If we  can believe Governor Frontenac, the colony is faced with a surplus of « young ladies ». « It is difficult at the present time, he writes on November 13, 1672, to find   appropriate matches ».




Though the French Government may have meant to give these girls dowrys with which to start their lives in the New World, it appears as tho' in reality, not many received what they expected.  A typical "dowry" or trousseau from the  Hôpital de la Salpêtrière at this time, ca 1680,  included  « 1 chest, 1 taffeta kerchief, 1 ribbon for shoes, 100 needles, 1 comb, 1 white thread, 1 pair of stockings, 1 pair of gloves, 1 pair of scissors, 2 knives, about 1,000 pins, 1 bonnet, 4 laces and 2 silver livres.



The term Filles du roi implies that these immigrants are the wards of Louis XIV and that as their protector, he assumes the duties of their natural father in taking care of them and providing them with a dowry. In New France, between 1663 and 1673, the question of dowries takes on a special importance since the authorities are going to urge, if not force men to marry them.


The conventional dowries of country girls are usually made up of furniture, household articles, silver, land or other inherited goods. Sometimes, to these  items, which are identified in the marriage contract, is added a prospective inheritance. Under normal circumstances, whatever their sex, all of a couple's children have the right to an equal part of the family inheritance. Even the poorest of girls can count on goods that, even if they don't belong to her at the time of the engagement, will come, one day, to enrich the estate of the family that she is preparing to start.


             In 1668, Jean Talon speaks of those among les Filles du roi, who harbour the expectation of a future inheritance:


                  « Among the girls sent here, there are some who have a legitimate and considerable claim to an inheritance from their parents, even among those who are drawn from l'Hôpital Général de Paris. »


The girls who arrived in 1663 had been endowed with 30 livres each. In 1664 and in 1665, they received the equivalent of 50 livres. The custom is established but there are times when it fails. Since the colonial authorities do not always have the money required, the dowry often takes the form of useful household articles or simply is not paid at all. That is what happened after the arrival of the last contingent of Filles du roi, in 1673.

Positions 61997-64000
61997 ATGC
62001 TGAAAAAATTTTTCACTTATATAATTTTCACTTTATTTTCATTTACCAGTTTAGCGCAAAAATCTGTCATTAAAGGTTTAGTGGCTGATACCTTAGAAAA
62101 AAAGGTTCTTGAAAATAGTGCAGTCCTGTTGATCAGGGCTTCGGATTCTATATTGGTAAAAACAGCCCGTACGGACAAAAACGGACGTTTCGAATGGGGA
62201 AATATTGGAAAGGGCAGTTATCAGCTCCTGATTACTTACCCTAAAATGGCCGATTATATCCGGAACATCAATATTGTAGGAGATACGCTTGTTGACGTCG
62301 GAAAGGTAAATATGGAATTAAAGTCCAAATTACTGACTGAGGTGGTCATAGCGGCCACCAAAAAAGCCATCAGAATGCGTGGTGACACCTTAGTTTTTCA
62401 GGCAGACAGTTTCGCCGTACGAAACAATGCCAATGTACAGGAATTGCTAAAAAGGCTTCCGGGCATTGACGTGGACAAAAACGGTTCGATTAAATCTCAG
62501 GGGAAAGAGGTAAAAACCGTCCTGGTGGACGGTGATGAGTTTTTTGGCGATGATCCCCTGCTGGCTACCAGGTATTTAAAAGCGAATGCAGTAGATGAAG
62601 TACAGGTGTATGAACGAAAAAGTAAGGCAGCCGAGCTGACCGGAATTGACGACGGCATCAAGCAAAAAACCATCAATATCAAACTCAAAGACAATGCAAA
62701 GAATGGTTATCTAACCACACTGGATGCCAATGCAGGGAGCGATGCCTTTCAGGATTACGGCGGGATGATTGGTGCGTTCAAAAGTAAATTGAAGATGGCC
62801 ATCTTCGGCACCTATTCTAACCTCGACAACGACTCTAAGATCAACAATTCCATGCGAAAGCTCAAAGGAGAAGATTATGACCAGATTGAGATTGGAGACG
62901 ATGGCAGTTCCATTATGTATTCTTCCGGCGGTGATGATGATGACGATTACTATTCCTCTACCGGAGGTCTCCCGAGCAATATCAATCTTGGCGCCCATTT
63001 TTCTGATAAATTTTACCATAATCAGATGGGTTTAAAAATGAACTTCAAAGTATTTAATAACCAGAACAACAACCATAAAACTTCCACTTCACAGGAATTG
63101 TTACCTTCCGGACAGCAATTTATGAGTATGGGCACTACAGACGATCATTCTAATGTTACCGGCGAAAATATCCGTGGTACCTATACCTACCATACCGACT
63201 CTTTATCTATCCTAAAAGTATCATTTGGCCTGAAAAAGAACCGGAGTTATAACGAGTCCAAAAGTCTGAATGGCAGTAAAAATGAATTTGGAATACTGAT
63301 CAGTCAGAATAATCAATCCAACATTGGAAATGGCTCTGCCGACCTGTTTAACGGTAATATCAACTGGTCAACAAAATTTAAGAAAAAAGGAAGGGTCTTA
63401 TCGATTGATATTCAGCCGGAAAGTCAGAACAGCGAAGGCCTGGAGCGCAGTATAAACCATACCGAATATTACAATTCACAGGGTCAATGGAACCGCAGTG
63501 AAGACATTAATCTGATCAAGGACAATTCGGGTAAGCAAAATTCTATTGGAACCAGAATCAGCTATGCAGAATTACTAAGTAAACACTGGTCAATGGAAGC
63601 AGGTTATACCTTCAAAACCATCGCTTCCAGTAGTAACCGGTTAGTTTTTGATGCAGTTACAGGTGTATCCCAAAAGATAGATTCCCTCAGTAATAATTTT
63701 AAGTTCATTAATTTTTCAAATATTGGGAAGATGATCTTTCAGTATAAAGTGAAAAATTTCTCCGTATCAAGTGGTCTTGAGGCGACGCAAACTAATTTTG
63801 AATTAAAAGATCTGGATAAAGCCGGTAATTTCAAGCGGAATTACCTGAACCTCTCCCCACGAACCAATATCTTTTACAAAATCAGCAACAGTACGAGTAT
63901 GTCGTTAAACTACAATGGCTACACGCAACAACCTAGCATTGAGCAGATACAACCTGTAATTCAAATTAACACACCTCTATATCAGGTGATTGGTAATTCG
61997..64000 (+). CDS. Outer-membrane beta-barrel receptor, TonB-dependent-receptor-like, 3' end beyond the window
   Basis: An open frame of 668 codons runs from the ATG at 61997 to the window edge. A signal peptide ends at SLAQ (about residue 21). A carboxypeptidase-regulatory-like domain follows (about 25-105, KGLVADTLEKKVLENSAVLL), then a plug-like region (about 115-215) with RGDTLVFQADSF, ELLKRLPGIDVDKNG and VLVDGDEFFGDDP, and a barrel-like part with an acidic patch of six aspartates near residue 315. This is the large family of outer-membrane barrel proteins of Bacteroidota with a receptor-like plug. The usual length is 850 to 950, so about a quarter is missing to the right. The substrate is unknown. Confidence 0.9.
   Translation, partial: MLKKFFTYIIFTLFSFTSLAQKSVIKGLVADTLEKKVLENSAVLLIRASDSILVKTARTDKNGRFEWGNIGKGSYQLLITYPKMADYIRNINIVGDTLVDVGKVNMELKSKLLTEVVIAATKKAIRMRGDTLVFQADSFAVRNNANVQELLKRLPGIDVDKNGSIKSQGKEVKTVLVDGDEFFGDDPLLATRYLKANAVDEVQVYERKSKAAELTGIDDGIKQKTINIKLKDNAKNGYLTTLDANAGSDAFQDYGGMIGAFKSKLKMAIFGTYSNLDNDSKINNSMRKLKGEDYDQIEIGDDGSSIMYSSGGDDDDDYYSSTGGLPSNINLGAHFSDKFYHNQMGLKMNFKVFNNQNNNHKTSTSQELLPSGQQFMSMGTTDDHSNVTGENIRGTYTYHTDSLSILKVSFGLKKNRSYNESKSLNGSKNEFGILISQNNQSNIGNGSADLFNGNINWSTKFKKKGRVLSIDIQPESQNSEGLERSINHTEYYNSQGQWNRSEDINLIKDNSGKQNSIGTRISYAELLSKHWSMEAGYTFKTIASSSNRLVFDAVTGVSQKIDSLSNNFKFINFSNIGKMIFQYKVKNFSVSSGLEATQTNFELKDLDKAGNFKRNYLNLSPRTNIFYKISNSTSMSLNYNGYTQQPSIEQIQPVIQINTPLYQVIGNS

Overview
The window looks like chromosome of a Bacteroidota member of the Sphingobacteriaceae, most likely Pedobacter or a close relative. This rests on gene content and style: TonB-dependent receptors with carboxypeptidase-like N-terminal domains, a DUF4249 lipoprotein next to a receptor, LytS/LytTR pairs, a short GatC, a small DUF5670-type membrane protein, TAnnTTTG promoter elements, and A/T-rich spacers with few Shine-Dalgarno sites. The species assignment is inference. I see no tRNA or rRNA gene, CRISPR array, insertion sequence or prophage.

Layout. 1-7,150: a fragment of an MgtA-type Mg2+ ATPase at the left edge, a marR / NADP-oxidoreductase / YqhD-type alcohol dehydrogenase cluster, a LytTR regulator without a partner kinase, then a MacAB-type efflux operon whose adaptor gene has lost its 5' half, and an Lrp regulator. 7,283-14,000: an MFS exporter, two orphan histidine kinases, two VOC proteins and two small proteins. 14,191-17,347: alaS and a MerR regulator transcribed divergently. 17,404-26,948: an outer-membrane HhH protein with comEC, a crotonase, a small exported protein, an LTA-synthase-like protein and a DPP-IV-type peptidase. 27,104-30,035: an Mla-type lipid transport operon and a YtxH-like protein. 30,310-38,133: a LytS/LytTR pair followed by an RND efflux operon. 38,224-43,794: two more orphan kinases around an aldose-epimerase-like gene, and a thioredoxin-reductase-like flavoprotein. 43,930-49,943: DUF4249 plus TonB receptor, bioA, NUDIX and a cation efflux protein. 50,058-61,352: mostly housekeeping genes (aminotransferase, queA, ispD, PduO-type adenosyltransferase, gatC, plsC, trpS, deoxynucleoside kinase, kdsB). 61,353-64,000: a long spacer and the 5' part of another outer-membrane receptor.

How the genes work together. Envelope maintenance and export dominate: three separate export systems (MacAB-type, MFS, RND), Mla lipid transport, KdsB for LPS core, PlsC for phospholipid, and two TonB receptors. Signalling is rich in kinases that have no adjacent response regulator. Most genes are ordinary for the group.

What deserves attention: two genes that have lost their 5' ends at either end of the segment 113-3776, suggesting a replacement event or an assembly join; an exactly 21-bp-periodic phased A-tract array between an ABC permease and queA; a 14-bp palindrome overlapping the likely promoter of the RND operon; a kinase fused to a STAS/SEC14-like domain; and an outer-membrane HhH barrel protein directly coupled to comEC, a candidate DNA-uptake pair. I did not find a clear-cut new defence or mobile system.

Exceptions to the 50 livres rule were revealed by the historian and demographer  Yves Landry, who observed that « Only 250 of the 606 marriage contracts made by les Filles du roi, that is 41 per cent, carry any mention of a dowry granted by the king. In relation to the entire group of Filles du roi, this number shows that less than one third of the immigrants of the period from 1663 - 1673 really         benefited from the royal favour granted to newly weds. Among those, only five received 100 livres and two a dowry of 200 livres »


Surname list




1]"Fille du Roi part 6," online; Compiled by JeanClaude Saint Denis, Date of file 14 Mrch 1997; Filed as HD 2894.

[2]"Soldats du carignan, by company and rank.," online; Compiled by David Toupin, Date of file June 1998; Filed as HD 2896.  David Toupin @    9 Croydon Rd, Merrick NY 11566.  List of soldiers that are known to have settled in Canada  was developed using the following sources: Jack Verney, 1991. Additional  information is from 1) René Jetté, 1983 marked with an * in bold; and 2) Marie-Louise Beaudoin, CND, 1996, 4th edition, who drew from Régis Roy and Gérard Malchelosse, marked with an # in bold. The number in parenthesis after the soldier's name refers to his company.

[3]Robert Chenard, compiler, "The Kings Daughters, Les Filles du Roi"; Ancestral File (30 May & 14 April 1995), unknown repository, unknown repository address.  Downloaded from the LDS site on the Interent  unknown second date with no hard copy.

[4]"Notes on Filles Du Roi from the Virtual Museum of Quebec.," online, Date of file July 1998; Filed as No hard copy.

[5]Andre Morin, Dissertation by EMail Written by Brian Morren , 9 July 1998.